Location and Function
The Latissimus dorsi is Latin for “broadest muscle of the back,” Latissimus meaning “broadest,” and dorsum meaning “the back.” The lats are one of the biggest muscles of the back and are responsible for scapular retraction, internal rotation of the shoulder joint, extension, adduction, and transverse extension. The lats are a large, flat triangular muscle that attaches at the spine (from mid back all the way down to hip area) and run underneath the armpit, attaching to the humerus.
The lats are the biggest and most powerful muscles of the back, and the primary muscle responsible for a wide, V-shaped back. But how do we transform our chicken wings into gigantic pterodactyl wings?
3 Best Exercises for Lat Development
Wide-Grip Pull-Up: This old-school exercise has been used for generations by some of the biggest, baddest men around. Wide-grip pull-ups are one of the best back exercises you can do, and they hit the lats especially hard. Grip the pull-up bar with an extra wide grip and hands pronated (palms facing out). As you do your pull-up, keep your elbows flared out, so you minimize biceps involvement and maximize lat activation.
As you get stronger in this movement, try adding weight with a pull-up belt. If you can’t do a pull up right now, don’t worry, there are variations you can do to work up the strength to do legit pull-ups. The assisted pull-up machine is not one of those variations because it helps you throughout the entire range of motion. The pull-up gets easier as your leverage improves toward the top of the movement, so we want to use a variation that takes this into account. That’s why band-assisted or partner-assisted pull-ups are a better option. With bands, or a competent partner, the assistance gets less and less as your leverage improves in the movement.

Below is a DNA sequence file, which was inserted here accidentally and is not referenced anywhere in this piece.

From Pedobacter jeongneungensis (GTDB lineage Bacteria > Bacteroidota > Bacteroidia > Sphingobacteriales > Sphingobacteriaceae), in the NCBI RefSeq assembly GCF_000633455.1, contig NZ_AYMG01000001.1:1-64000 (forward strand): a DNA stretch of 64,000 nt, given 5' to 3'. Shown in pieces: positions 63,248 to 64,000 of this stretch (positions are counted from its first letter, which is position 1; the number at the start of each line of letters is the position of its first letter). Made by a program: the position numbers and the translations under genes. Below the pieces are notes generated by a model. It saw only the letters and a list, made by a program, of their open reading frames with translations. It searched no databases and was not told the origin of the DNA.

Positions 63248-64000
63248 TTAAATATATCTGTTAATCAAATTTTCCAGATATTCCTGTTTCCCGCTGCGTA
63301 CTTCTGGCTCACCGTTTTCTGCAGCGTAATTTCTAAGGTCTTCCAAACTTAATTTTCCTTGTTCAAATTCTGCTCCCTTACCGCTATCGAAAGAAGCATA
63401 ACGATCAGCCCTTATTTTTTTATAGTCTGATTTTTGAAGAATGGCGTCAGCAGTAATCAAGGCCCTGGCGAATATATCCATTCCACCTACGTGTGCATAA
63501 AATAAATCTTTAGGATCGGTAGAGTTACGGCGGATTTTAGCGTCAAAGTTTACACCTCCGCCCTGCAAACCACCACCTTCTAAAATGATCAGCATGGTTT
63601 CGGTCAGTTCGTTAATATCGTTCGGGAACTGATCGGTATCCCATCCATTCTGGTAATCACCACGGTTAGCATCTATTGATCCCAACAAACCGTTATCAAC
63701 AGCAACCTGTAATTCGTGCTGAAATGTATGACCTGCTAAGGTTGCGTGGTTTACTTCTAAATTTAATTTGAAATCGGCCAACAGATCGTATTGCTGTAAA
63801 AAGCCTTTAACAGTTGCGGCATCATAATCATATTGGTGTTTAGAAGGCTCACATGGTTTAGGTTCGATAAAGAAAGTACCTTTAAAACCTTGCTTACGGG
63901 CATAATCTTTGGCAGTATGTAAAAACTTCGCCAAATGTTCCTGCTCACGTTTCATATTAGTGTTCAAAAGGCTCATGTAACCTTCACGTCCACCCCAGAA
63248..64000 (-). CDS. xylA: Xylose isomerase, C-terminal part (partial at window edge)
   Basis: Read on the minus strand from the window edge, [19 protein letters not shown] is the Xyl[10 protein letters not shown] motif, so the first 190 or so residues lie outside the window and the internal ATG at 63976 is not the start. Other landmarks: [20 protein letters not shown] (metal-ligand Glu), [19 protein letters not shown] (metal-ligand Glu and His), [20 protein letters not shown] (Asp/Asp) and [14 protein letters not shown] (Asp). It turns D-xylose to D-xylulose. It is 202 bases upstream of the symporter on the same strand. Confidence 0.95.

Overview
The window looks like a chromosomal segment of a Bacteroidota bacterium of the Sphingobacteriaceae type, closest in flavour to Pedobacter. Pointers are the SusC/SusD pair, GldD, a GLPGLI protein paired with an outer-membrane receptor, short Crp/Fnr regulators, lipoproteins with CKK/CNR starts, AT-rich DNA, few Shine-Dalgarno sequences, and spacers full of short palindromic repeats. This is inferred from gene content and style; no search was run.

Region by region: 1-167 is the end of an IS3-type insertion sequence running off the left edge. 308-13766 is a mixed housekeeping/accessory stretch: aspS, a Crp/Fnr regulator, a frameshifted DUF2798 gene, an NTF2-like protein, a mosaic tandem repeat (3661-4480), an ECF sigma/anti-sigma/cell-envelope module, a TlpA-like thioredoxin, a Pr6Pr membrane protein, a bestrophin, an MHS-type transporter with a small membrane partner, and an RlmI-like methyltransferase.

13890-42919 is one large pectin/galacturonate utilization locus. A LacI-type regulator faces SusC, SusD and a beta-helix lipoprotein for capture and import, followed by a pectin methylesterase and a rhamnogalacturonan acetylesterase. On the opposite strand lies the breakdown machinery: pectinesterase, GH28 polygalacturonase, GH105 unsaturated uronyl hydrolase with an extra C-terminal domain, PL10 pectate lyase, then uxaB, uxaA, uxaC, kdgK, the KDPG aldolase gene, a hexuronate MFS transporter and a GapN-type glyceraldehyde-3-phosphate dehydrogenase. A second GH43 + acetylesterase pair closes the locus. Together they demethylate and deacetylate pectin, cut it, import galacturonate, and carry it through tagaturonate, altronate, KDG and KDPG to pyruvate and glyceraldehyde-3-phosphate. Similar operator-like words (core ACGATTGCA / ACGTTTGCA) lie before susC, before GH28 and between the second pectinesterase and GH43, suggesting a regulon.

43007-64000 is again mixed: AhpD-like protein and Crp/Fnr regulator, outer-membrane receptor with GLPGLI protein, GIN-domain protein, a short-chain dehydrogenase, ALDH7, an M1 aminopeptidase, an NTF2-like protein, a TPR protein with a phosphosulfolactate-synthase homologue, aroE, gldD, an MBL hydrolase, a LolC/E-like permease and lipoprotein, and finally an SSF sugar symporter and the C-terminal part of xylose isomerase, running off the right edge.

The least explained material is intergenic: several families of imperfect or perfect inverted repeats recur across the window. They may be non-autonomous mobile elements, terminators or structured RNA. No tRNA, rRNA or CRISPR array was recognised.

Bent-Over Barbell Row: This is a staple in any serious back workout regimen, but many lifters don’t do it right. A lot of times this movement turns into some kind of bastardized biceps workout. When performing the bent-over barbell row, concentrate on lifting the weight with the lats and back and think of the arms as mere appendages that transfer force from your contracting back muscles to the bar.
In a bent-over position (knees slightly bent and feet shoulder-width apart) grab the bar using the same grip position as your bench press. Pull the bar off the floor and to the bottom of the breastbone. Return the bar to the floor, pause, and continue. Make sure to consciously think about using your lats to pull the bar up and then squeeze your scapulae together at the top.
Straight-Arm Lat Pull-Down: To perform this lift, stand facing the weight stack at a lat pull-down station with your feet shoulder-width apart. Grab the straight bar or lat pull down attachment with both hands, palms facing the floor. Push your hands down in a sweeping arc motion, taking care to really emphasize the lats doing the work. This is a great lat isolation exercise and one that is not too taxing on the rest of the body.